394 F.3d 933 (D.C. Cir. 2005), 03-1431, AT&T Corp. v. F.C.C.
|Citation:||394 F.3d 933|
|Party Name:||AT&T CORPORATION, Petitioner v. FEDERAL COMMUNICATIONS COMMISSION and United States of America, Respondents|
|Case Date:||January 14, 2005|
|Court:||United States Courts of Appeals, Court of Appeals for the District of Columbia Circuit|
Argued Nov. 12, 2004
On Petition for Review of an Order of the Federal Communications Commission.
David W. Carpenter argued the cause for petitioner. With him on the briefs were Peter H. Jacoby, James F. Bendernagel, Jr., C. John Buresh, and Michael J. Hunseder.
Laurence N. Bourne, Counsel, Federal Communications Commission, argued the cause for respondents. With him on the briefs were Robert B. Nicholson and Steven J. Mintz, Attorneys, U.S. Department of Justice, John A. Rogovin, General Counsel, Richard K. Welch, Associate General Counsel, John E. Ingle, Deputy Associate General Counsel, and Rodger D. Citron, Counsel. Laurel R. Bergold, Counsel, entered an appearance.
Before: GINSBURG, Chief Judge, and TATEL and ROBERTS, Circuit Judges.
ROBERTS, Circuit Judge.
AT&T Corporation petitions for review of a Federal Communications Commission order interpreting AT&T's tariff on resales of 800 telephone service. A provision of that tariff allows resellers to transfer their business, so long as the recipient assumes all of the transferor's obligations. Based on this provision, AT&T denied one reseller's request to move the "traffic" under its 800 plans to another reseller without a transfer of the corresponding obligations. The Commission interpreted the tariff transfer provision as not addressing the movement of traffic, and ultimately held that AT&T could not refuse the transfer. We conclude that traffic is a type of service covered by the transfer provision, and that the Commission's contrary interpretation would render the provision meaningless. We grant the petition for review.
This case concerns the transfer of toll-free 800 telephone service. At the time of the events in question, AT&T was the dominant carrier of such service, which it provided pursuant to tariffs filed with the FCC. Under the Communications Act of 1934, as amended, and the "filed rate doctrine" incorporated therein, neither the carrier nor its customers could depart from the terms set forth in AT&T's tariffs. See 47 U.S.C. § 203(c); AT&T v. Cent. Office Tel., Inc., 524 U.S. 214, 221-24, 118 S.Ct. 1956, 1963-64, 141 L.Ed.2d 222 (1998); Orloff v. FCC, 352 F.3d 415, 418 (D.C.Cir. 2003).
The tariff at issue here--AT&T Tariff FCC No. 2--allowed companies to purchase and resell 800 service to small businesses around the country. The tariff refers to this resale business, as well as the underlying service itself, as Wide Area Telecommunications Service (WATS). Any company could qualify as a reseller so long as it met the requirements of one of several plans described in the tariff. Companies qualified by aggregating the WATS usage of multiple small businesses into a single plan, and, under the tariff, the companies obtained AT&T's service for these "end-user" businesses at a discounted rate. In return, the reseller or "aggregator" company agreed to meet certain obligations set forth by the carrier, including commitments to purchase a certain volume of use.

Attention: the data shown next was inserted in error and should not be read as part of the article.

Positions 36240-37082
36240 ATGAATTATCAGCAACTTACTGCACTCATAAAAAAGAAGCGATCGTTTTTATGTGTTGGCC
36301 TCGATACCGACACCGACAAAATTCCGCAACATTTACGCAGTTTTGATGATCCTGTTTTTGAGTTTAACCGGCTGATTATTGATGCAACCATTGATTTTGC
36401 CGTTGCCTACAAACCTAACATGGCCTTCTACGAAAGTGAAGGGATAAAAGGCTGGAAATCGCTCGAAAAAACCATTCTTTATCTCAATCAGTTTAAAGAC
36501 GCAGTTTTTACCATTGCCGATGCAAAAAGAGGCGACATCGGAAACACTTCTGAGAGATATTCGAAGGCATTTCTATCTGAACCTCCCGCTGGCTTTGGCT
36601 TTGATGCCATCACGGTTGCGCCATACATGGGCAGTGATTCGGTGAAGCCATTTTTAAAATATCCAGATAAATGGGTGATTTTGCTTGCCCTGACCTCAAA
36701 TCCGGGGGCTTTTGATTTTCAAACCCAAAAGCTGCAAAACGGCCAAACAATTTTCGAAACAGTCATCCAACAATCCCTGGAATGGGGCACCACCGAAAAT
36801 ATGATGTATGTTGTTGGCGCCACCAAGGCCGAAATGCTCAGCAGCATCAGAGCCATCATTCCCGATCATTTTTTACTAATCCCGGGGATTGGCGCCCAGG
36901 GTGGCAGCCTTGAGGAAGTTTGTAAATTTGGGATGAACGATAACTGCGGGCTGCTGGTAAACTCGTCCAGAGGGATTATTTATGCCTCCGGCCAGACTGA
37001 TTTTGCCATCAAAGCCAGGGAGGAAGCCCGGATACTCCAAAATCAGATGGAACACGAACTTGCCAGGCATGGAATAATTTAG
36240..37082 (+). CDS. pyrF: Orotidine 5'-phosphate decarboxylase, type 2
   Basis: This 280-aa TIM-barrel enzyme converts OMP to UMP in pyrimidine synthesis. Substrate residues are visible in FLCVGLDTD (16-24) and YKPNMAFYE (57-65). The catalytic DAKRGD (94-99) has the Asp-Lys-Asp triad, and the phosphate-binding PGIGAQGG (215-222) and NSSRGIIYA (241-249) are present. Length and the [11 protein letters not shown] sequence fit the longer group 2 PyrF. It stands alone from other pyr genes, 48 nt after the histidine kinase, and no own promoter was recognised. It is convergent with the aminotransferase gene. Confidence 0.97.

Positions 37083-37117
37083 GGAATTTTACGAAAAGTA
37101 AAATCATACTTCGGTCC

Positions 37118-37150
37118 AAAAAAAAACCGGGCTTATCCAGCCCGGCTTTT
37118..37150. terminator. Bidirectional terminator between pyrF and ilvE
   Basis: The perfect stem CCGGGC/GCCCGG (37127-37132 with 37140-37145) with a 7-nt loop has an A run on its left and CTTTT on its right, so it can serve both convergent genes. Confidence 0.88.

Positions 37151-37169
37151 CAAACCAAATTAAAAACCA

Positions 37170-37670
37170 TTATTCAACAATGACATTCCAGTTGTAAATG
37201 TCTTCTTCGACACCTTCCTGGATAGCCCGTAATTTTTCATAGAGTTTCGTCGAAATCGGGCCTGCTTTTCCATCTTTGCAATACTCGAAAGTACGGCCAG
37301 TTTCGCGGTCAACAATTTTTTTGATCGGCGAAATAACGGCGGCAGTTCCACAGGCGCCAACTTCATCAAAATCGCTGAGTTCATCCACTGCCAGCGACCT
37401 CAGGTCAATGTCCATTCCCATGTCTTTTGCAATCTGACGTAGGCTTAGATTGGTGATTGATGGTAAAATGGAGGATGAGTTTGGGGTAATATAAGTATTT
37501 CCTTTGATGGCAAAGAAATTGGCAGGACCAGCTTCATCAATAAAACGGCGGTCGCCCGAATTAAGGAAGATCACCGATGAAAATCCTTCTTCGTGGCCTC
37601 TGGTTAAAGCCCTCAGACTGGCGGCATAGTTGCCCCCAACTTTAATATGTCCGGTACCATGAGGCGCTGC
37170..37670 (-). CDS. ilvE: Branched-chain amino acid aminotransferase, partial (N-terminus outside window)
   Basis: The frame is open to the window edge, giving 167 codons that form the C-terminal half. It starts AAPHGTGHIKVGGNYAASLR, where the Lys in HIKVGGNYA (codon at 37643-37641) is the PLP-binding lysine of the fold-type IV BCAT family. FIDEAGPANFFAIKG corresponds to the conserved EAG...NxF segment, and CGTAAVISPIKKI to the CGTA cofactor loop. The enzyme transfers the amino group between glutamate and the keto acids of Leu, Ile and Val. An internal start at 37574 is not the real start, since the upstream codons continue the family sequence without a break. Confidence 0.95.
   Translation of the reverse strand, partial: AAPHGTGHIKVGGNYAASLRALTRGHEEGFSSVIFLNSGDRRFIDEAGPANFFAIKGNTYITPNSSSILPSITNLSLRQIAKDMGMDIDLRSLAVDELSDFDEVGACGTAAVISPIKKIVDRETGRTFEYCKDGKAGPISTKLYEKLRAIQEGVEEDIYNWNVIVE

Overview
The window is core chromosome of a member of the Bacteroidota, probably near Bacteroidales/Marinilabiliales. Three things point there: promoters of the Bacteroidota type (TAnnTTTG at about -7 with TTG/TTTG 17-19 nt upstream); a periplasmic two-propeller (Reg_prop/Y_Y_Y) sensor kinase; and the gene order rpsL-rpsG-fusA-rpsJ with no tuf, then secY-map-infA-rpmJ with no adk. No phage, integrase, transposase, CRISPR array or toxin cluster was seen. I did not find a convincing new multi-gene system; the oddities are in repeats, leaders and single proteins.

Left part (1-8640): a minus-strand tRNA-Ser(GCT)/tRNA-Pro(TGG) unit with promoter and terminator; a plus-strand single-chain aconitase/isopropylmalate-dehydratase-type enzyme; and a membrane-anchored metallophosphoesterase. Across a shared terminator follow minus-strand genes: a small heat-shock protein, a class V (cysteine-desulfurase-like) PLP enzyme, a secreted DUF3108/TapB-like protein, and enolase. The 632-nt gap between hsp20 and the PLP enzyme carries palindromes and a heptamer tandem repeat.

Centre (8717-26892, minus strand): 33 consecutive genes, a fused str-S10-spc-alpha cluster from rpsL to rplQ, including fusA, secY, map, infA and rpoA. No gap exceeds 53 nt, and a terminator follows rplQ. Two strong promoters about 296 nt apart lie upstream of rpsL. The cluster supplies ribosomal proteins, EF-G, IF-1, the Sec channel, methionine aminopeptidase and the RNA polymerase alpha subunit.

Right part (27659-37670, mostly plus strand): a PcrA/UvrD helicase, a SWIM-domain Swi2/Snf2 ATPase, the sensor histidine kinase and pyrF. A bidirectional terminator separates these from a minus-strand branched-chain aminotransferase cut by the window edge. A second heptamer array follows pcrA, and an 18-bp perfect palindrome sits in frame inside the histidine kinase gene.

In the early 1990s, as other carriers began to acquire a share of the 800 market, the FCC began to loosen its regulation
of AT&T. Starting in 1991, the Commission no longer forced the carrier to offer WATS only through the generic plans set forth in Tariff No. 2. Instead, the FCC gave AT&T the option of individually negotiating "contract tariffs" with particular resale companies. As contract tariffs could be drawn to offer discounts greater than those available under Tariff No. 2, many resellers naturally sought to obtain them.
Alfonse Inga, a New Jersey businessman who owned several aggregator companies, was one such reseller. In 1994, Mr. Inga undertook a series of transactions designed to move his business from Tariff No. 2 to a more lucrative contract tariff. First, his companies--each of which operated under CSTP II, a type of plan offered under Tariff No. 2--transferred all nine of their plans to a new entity, Combined Companies, Incorporated (CCI). As required by Section 2.1.8 of Tariff No. 2, CCI expressly agreed to assume all obligations of the transferor companies. The transfer also stipulated that CCI would pass 80 percent of its profits on to the transferor companies. Second, CCI attempted to negotiate a contract tariff with AT&T. Third, as temporary cover until this envisioned contract tariff became a reality, or as a permanent alternative in case it never did, Mr. Inga planned another transfer--one between CCI and Public Services Enterprises of Pennsylvania (PSE). PSE already had a contract...
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